Survivor aims to share YACC with two cancer peers

March 11, 2015

DSCF7357

As soon as Sonia Lafreniere’s inaugural Shop for the Brave ended, she was already thinking about the next one.

Shop for the Brave was designed as a modified yard sale where invited guests paid $15 for a shopping bag and then got to work filling it with the over 4,000 donated clothing and accessory items displayed in Lafreniere’s back yard. Her son sold lemonade, her husband created signs and helped set up, and the family’s combined efforts raised enough money to fund a spot at Retreat Yourself.

Lafreniere says she and her husband were exhausted when the day wrapped up, but they both had the same thought: “We have to do this again.”

“The minute that everybody left, they were all saying, ‘See you next year!’ This was all of a sudden an activity or fundraiser that people were expecting to do every year. Everybody was so happy and everybody thought it was such a good idea.

“As soon as they left, we all sat down exhausted and said it’s going to happen again next year, and it’s going to be bigger,” said Lafreniere.

And it will be.

The first Shop for the Brave was held on her property outside the city centre with an invited group of people she was comfortable bringing to her home. This year, the school where she works has offered up the gym for a more central location with greater opportunities to reach more shoppers through the student body network. Lafreniere wants to raise enough money with this event to be able to bring two people to a YACC program.

 

Here’s why she wants you to get you there

She says her Retreat Yourself experience was important because it showed her she wasn’t alone as a young adult diagnosed with cervical cancer, a diagnosis many are uncomfortable discussing with the neighbors, or even one’s mother. Retreat Yourself gave her the opportunity to connect with other young women with the same cancer.

“I don’t think [cervical cancer] is as well understood by other people,” she said. “As soon as I got there, there were two people who had the same [diagnosis] as me. I wanted to hold their hands and say thank you for being there, and thank you for understanding me.”

Cervical cancer affects a woman’s sexuality, her relationships, her body, the way she feels as a woman.

“We were missing our uterus. We’re in menopause at this age, which was huge. We could talk about these things with someone who didn’t just say, ‘Oh, yeah, I know what you feel. Oh, yeah, I know what you must have gone through.’ This was someone who really knew what you felt like, and this is something I find amazing, just to connect with someone…and you’re strangers! We connected in a matter of minutes, and this is what I think YACC is all about,” she said.

Which leads us to our next point.

 

What this means for you

We have created the Expansion Pack, an initiative that will help YACCers help YACCers. There are between 10-15 people left on the Survivor Conference wait list each year, so we’re on a mission to raise $30,000 to get them in. And we need your help.

Samantha McCauley already proved Shop for the Brave is transferable when she held one in Ontario in 2014, and we also have a Lori Critch—a master fundraiser who has helped her son raise over $60,000 (and counting) through Shave for the Brave and is poised to help you coordinate your own Shop!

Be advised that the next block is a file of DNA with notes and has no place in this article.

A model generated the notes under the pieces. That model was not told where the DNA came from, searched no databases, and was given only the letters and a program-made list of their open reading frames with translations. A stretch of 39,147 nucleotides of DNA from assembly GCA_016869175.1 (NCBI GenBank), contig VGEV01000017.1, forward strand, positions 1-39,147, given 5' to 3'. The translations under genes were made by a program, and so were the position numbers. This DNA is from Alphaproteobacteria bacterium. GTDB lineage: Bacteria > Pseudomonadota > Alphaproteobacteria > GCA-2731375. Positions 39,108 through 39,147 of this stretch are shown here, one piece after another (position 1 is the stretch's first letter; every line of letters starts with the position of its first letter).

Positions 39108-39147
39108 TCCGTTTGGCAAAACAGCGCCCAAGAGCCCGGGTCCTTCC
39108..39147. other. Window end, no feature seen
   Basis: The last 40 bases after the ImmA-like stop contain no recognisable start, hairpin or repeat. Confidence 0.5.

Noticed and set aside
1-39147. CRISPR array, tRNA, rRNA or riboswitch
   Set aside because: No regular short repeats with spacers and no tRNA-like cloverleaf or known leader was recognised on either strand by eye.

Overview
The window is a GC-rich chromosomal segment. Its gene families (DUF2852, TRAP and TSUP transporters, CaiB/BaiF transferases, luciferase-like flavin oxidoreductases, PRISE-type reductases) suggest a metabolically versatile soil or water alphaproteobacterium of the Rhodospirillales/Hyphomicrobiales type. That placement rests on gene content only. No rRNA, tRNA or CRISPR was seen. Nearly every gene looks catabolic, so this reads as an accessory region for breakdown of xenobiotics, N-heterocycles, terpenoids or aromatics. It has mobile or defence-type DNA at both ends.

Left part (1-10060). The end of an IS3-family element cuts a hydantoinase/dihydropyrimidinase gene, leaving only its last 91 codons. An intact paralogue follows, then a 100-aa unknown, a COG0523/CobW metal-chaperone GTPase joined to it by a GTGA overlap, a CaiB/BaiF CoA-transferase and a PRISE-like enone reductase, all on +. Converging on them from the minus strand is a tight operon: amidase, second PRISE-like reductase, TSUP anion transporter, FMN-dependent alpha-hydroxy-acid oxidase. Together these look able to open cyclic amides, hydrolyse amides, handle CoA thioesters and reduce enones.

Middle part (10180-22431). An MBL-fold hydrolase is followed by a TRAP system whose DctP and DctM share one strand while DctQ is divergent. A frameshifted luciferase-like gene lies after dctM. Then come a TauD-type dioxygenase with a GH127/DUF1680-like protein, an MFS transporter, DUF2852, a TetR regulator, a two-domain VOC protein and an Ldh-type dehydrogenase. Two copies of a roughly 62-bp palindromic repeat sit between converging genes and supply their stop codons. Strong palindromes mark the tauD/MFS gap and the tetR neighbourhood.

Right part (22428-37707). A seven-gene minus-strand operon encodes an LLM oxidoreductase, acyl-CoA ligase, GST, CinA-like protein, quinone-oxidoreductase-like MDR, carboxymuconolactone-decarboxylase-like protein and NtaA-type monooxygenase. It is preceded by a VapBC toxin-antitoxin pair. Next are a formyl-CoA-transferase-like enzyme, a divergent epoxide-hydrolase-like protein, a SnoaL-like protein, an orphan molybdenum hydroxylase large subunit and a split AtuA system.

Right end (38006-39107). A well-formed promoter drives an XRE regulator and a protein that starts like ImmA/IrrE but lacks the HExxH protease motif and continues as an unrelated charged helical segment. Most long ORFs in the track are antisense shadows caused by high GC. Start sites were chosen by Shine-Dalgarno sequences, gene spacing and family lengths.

We also have some advice from the inventor herself to help you skip over some learning moments.

Sonia’s ten tips for a successful Shop for the Brave

  1. Decide on your format. Will you invite people to fill a bag, or hold a more traditional yard sale?
  2. Choose a location that is accessible to a large number of people and isn’t reliant on the weather.
  3. Give yourself time to plan. Sonia recommends eight weeks to plan: start advertising in week 1, start collecting in week 4, and hold your event in week 8;
  4. Include a personal story of the purpose behind the event to help your supporters connect with your cause. Also, don’t be afraid to include your kids! Sonia’s son made a promo video explaining the purpose and inviting people to come out. “I sent it to my friends, and sometimes that works really well. It’s also proof that he knows about it, so it’s a welcoming thing to share with your children if you have children.”;
  5. Consider your fundraising goal when setting your prices and choosing your items. Sonia says she is thinking about a slight increase to the price per bag, and may add some smaller items to appeal to children;
  6. Limit the types of items in your sale. Sonia mainly tries to stick to clothing and accessories, but is considering adding books or small toys this year. Bonus tip: Don’t bother washing the clothing that’s donated; Sonia says this was a huge waste of time for her since people wash it themselves anyway;
  7. Recruit a companion and volunteers to help with motivation, and with the heavy lifting;
  8. Bring on the add ons! Sonia’s son held a lemonade stand, you can have a bake sale, sell refreshments, etc.
  9. Coordinate “drop off points” with friends or family to diversify your donor base if you live in a large city;
  10. Coordinate a pick-up with a local charity as soon as possible after your event. These pick-ups can usually be scheduled in advance, and this will keep you from living amongst piles for weeks. Sonia had seven large bags of clothing left over after her event!

Now that you’re all pumped up, Sonia has one last piece of advice. “It doesn’t matter how much money you raise. As long as one person leaves your event, learns more about YACC, and tells one cancer patient, it’s all worth it.”

We couldn’t agree more.

UPDATE

Sonia sent along more details about her event:

Shop for The Brave-english

Tags: , , , , ,